Google

Oxford Temporarily Blocks Google Docs To Fight Phishing 128

Posted by timothy
from the you've-been-cloud dept.
netbuzz writes "Fed up with phishers using Google Forms to commandeer campus email accounts as spam engines, Oxford University recently blocked access to Google Docs for two-and-a-half hours in what it called an 'extreme action' designed to get the attention of both its users and Google. 'Seeing multiple such incidents the other afternoon tipped things over the edge,' Oxford explains in a blog post. 'We considered these to be exceptional circumstances and felt that the impact on legitimate University business by temporarily suspending access to Google Docs was outweighed by the risks to University business by not taking such action.' The move generated widespread complaints from those affected, as well as criticism from outside network professionals."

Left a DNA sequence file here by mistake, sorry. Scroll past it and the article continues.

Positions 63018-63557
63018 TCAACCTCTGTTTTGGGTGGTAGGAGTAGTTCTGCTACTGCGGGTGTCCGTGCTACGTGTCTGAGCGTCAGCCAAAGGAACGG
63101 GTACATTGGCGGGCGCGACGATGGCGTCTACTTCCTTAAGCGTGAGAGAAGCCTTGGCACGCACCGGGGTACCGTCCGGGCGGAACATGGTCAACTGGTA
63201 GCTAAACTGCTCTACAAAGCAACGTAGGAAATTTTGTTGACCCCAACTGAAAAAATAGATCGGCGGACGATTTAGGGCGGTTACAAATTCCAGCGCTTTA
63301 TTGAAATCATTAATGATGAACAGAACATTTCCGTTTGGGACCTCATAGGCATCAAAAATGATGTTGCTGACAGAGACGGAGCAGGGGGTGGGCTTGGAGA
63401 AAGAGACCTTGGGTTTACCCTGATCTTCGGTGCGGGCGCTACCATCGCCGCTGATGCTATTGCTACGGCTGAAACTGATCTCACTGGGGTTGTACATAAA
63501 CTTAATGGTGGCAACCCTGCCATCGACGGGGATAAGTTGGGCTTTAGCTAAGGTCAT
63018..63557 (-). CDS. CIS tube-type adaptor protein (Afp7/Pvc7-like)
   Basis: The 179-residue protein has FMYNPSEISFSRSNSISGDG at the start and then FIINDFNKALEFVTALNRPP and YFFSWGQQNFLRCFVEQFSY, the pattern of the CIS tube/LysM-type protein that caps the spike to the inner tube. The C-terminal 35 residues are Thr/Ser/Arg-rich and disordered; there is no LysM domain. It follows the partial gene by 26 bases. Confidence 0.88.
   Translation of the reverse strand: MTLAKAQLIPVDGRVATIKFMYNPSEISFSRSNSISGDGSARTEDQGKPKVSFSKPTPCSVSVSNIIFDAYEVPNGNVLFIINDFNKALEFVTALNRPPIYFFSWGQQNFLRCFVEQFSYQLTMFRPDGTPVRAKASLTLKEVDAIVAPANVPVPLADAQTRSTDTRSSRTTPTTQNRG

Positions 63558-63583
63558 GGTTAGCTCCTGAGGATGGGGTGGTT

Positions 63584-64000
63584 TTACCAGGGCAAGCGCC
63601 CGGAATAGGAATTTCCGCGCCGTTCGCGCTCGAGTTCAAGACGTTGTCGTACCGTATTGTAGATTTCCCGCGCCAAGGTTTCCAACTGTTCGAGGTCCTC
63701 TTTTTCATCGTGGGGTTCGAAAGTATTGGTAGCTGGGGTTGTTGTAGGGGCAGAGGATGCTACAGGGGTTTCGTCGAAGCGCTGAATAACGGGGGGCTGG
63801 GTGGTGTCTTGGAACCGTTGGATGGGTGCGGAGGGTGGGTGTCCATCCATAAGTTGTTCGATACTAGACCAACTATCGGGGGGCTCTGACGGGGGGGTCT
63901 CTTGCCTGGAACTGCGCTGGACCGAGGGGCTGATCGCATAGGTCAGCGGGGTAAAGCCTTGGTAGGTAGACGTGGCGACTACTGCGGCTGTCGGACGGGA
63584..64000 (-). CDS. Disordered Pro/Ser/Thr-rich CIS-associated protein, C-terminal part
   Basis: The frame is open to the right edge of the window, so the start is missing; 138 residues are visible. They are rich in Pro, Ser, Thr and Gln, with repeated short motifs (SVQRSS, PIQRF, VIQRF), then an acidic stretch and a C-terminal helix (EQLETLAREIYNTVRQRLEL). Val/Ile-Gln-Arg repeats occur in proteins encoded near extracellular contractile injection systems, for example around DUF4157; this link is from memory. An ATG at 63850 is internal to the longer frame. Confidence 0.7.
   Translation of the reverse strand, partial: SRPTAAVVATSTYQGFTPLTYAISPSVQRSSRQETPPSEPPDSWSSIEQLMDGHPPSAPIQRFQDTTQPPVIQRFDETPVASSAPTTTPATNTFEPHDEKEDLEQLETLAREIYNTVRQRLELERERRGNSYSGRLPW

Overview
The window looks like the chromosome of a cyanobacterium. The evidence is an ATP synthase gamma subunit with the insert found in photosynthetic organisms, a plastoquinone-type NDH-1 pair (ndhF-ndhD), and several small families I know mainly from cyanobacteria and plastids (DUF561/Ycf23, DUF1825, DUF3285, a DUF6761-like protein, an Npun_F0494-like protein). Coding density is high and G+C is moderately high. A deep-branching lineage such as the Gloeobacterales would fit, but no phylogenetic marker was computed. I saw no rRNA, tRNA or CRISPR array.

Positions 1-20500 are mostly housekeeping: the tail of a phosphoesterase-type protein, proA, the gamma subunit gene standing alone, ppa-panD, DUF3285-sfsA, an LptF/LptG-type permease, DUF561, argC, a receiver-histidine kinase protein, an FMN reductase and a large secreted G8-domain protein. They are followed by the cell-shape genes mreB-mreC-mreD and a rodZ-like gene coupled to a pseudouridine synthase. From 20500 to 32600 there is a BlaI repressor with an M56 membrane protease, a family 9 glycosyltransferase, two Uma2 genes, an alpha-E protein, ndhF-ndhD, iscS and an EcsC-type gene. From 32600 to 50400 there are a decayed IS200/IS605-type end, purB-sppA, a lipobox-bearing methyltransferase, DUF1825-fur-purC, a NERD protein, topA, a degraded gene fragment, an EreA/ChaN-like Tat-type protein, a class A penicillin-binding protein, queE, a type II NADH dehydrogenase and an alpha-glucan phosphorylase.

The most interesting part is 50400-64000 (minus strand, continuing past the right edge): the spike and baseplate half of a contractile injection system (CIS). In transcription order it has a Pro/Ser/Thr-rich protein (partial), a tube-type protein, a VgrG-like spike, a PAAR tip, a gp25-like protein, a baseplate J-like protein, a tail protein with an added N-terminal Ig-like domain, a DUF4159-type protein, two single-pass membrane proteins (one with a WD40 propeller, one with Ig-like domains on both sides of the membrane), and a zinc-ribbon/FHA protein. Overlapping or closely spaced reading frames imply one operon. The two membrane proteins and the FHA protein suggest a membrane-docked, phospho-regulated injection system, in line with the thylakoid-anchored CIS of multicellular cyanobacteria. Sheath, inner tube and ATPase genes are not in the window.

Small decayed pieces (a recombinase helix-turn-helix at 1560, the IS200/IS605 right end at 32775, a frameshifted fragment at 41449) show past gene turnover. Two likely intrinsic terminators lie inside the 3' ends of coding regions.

Games

Senior Game Designer Talks About Game Violence, Real Violence, and Lead (Video) 223

Posted by Roblimo
from the chemicals-can-outweigh-nurture-and-even-nature dept.
William Volk may not be the world's oldest game designer, but he's up there. He started out as a play tester for Avalon Hill in 1979, and since then has worked for Activision and other major players in the game space. His current job is with PlayScreen, where he's working on their Word Carnivale iOS game, which is not violent at all. But over the years Volk has worked on slightly violent video games and has watched public outcries over video game violence since 1976. He's also tracked how much less violence we've seen since lead was removed from gasoline. (Editorial interjection: Aren't most remaining pockets of massive gun violence in cities where many poor kids grow up in apartments that have lead paint?) Due to technical problems during the interview, some of the conversation is missing, primarily about the recent spate of multiple murders. It seems, for instance, that Newtown shooter Adam Lanza was heavily into violent video games, which is sure to spark plenty of new discussion about how they affect players. But then again, as Volk reminded me in an email, "If people were influenced by video games, a majority of Facebook users would be farmers by now," a meme that has been floating around Facebook since last year, if not earlier.